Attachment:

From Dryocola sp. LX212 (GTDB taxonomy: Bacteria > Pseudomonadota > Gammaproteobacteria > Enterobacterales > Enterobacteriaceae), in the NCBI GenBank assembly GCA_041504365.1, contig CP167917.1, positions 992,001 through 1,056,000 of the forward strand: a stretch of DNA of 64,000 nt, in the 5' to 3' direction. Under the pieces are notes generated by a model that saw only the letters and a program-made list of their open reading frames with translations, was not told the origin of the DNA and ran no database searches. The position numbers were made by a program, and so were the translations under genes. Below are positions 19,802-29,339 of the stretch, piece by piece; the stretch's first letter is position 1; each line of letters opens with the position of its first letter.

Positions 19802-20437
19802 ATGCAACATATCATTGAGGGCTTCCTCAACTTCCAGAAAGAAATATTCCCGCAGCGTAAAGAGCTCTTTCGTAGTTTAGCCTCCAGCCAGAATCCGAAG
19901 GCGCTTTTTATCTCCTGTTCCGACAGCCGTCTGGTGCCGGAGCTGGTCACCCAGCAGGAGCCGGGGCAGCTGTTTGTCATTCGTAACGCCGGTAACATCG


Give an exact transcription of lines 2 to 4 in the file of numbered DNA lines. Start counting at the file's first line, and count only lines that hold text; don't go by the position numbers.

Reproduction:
Positions 19802-20437
19802 ATGCAACATATCATTGAGGGCTTCCTCAACTTCCAGAAAGAAATATTCCCGCAGCGTAAAGAGCTCTTTCGTAGTTTAGCCTCCAGCCAGAATCCGAAG
19901 GCGCTTTTTATCTCCTGTTCCGACAGCCGTCTGGTGCCGGAGCTGGTCACCCAGCAGGAGCCGGGGCAGCTGTTTGTCATTCGTAACGCCGGTAACATCG